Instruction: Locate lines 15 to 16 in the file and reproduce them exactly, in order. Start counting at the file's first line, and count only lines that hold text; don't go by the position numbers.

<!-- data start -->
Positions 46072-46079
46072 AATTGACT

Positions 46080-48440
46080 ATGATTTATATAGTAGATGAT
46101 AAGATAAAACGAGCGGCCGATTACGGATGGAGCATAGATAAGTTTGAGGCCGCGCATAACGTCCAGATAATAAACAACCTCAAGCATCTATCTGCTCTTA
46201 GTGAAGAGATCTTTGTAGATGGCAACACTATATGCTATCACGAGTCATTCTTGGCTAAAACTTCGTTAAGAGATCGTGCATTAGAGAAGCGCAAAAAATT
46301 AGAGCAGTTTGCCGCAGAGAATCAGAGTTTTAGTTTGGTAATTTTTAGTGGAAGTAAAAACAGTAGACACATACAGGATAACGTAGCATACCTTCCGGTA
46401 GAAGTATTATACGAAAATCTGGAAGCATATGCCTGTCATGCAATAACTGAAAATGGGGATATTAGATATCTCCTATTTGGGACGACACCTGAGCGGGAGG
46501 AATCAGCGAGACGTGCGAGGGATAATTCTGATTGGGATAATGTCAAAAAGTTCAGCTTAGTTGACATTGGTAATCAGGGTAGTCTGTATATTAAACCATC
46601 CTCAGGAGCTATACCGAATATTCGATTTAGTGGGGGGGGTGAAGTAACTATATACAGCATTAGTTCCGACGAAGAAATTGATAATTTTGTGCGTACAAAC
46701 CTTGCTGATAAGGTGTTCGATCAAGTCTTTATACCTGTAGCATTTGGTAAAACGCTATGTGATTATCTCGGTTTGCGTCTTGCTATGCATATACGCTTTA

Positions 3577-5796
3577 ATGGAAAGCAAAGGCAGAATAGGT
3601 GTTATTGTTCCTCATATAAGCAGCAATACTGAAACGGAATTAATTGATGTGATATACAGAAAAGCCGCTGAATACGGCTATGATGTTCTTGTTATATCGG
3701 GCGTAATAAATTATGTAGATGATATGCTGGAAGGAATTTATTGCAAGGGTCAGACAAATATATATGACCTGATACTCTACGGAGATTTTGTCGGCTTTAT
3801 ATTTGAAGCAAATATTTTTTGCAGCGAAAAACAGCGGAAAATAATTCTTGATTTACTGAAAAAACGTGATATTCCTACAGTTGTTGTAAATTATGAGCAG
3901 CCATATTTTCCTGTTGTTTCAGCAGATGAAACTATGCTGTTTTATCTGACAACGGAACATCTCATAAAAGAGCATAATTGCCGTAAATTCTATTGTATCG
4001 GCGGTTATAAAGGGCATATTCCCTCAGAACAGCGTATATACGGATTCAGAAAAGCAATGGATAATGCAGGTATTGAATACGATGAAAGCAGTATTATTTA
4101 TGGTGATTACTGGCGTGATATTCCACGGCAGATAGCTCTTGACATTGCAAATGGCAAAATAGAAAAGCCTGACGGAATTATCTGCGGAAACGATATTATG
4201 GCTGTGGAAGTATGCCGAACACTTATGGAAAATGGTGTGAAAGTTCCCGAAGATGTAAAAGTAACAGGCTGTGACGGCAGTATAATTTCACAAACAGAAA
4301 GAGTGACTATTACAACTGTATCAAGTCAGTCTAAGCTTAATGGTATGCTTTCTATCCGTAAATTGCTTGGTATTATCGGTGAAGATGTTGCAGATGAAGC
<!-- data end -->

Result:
3701 GCGTAATAAATTATGTAGATGATATGCTGGAAGGAATTTATTGCAAGGGTCAGACAAATATATATGACCTGATACTCTACGGAGATTTTGTCGGCTTTAT
3801 ATTTGAAGCAAATATTTTTTGCAGCGAAAAACAGCGGAAAATAATTCTTGATTTACTGAAAAAACGTGATATTCCTACAGTTGTTGTAAATTATGAGCAG